Top 25 CEOs setting the business agenda in 2021

DHL Express Kenya works in an environment where there is constant dissemination and flow of information and additionally, a labour intensive operational environment.


Andrew Mutuma


Logistics Companies have played not only a critical but an essential role, during this Covid-19 pandemic. Whether delivering essential Personal Protective Equipment (PPE) around the world or supporting small- and medium-sized enterprises (SMEs) as they adapt their business operations, the logistics sector has helped ensure the global flow of goods and has provided an essential service for our society during this unique time in our history.

Now more than ever, the pandemic has highlighted this need for connection, underlining our reliance and dependence on technology to keep the economy moving. It has also demanded agility and, with over 40 years of experience in implementing contingency plans in Kenya since its establishment, DHL Express Kenya has been able to respond quickly, making the necessary adjustments to minimise impact to our customers.

I could not have envisaged the number of challenges that we would face. However, our staff in the organization have demonstrated their resilience and have remained very positive during this season. Without them, we would not have had the business continuity we have experienced throughout the year. They have been sure and steadfast, and I am proud to be their colleague as we have remained dependable and in the frontline during this pandemic. Indeed, teamwork is dream work.

DHL Express Kenya works in an environment where there is constant dissemination and flow of information and additionally, a labour intensive operational environment. Our work in ensuring optimal deliveries is guided by strict timelines in which we have to adhere to strict instructions and timelines that include pick-ups and deliveries.

We are therefore well prepared for the shift in demand, particularly, owing to the many requests of getting personal protection equipment available to health workers, and also the general populace, to ensure the effective implementation and observance of the strict health guidelines provided by both the World Health Organization (WHO), and the Government of Kenya.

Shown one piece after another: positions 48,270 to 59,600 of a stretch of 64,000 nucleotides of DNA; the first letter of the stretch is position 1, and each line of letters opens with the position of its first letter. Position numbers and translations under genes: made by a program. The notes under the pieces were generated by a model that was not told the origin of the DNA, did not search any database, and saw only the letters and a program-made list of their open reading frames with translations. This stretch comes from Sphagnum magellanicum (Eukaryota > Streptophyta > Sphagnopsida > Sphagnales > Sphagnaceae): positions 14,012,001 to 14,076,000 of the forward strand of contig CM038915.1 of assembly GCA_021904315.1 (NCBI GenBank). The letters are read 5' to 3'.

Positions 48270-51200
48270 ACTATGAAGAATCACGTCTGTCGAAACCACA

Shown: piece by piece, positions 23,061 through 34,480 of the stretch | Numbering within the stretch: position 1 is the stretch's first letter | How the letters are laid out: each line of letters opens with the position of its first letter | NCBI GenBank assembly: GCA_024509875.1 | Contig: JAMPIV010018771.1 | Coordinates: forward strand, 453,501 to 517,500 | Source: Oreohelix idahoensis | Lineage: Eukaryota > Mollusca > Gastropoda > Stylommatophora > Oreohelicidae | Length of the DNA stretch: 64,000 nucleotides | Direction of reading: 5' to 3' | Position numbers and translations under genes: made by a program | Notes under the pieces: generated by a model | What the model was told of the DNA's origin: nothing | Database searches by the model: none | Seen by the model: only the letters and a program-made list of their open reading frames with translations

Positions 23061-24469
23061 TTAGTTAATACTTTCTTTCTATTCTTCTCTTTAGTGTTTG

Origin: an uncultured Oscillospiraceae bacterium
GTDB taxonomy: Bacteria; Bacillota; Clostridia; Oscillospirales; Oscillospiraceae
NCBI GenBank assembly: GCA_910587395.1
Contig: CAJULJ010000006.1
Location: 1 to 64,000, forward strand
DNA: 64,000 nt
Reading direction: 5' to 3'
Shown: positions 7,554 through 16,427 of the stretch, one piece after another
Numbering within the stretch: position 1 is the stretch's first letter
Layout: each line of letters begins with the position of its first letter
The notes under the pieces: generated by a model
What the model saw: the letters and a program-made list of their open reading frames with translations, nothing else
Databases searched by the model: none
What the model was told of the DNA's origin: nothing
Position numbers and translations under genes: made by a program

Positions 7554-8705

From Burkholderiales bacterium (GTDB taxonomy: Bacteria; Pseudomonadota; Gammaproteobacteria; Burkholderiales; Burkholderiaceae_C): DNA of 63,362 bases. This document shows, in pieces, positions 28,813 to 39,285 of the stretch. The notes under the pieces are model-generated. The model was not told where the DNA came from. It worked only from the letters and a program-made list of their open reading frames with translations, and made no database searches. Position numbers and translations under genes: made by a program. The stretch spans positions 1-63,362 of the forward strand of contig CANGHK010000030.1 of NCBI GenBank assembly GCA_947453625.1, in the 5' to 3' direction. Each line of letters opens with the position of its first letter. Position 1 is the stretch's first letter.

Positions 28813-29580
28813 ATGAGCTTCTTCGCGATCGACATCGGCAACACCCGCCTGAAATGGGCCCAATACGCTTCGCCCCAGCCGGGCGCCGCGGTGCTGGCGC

The safety of our employees and customers has been of utmost importance and continues to remain paramount. In order to closely monitor and manage the Corona SAR-2 virus outbreak, a Deutsche Post DHL Group task force was established, led by the Group’s CEO Frank Appel who sits in the global office based in Germany. The Group’s task force coordinates with international organizations (such as the WHO, CDC, ECDC and Robert Koch Institute) and provides the necessary information to all employees and relevant operations in the regions and countries we operate.

One of the major challenges that we faced, was the Commercial flights being halted and which are a critical part of our operations in ensuring a continuous supply chain. However, this was countered by the fact that DHL Express are the only logistics company operating own flights out of Africa, with 14 dedicated aircrafts in strategic locations within Africa.

As in 2020 and more so, now in 2021, this comes in handy when access to commercial flights is significantly reduced or non-existent in some countries. Consequently, we will use these flights to add more routes and more rotations where absolutely no cargo capacity is available or where airlines will not be operating at all.

DHL priority remains the customers in ensuring that they have a reliable service and great customer experience. If a customer’s shipment is, for instance, rerouted or the delivery is subject to a delay due to the Covid-19 pandemic, we work closely with our customer to determine the best course of action for any affected shipments.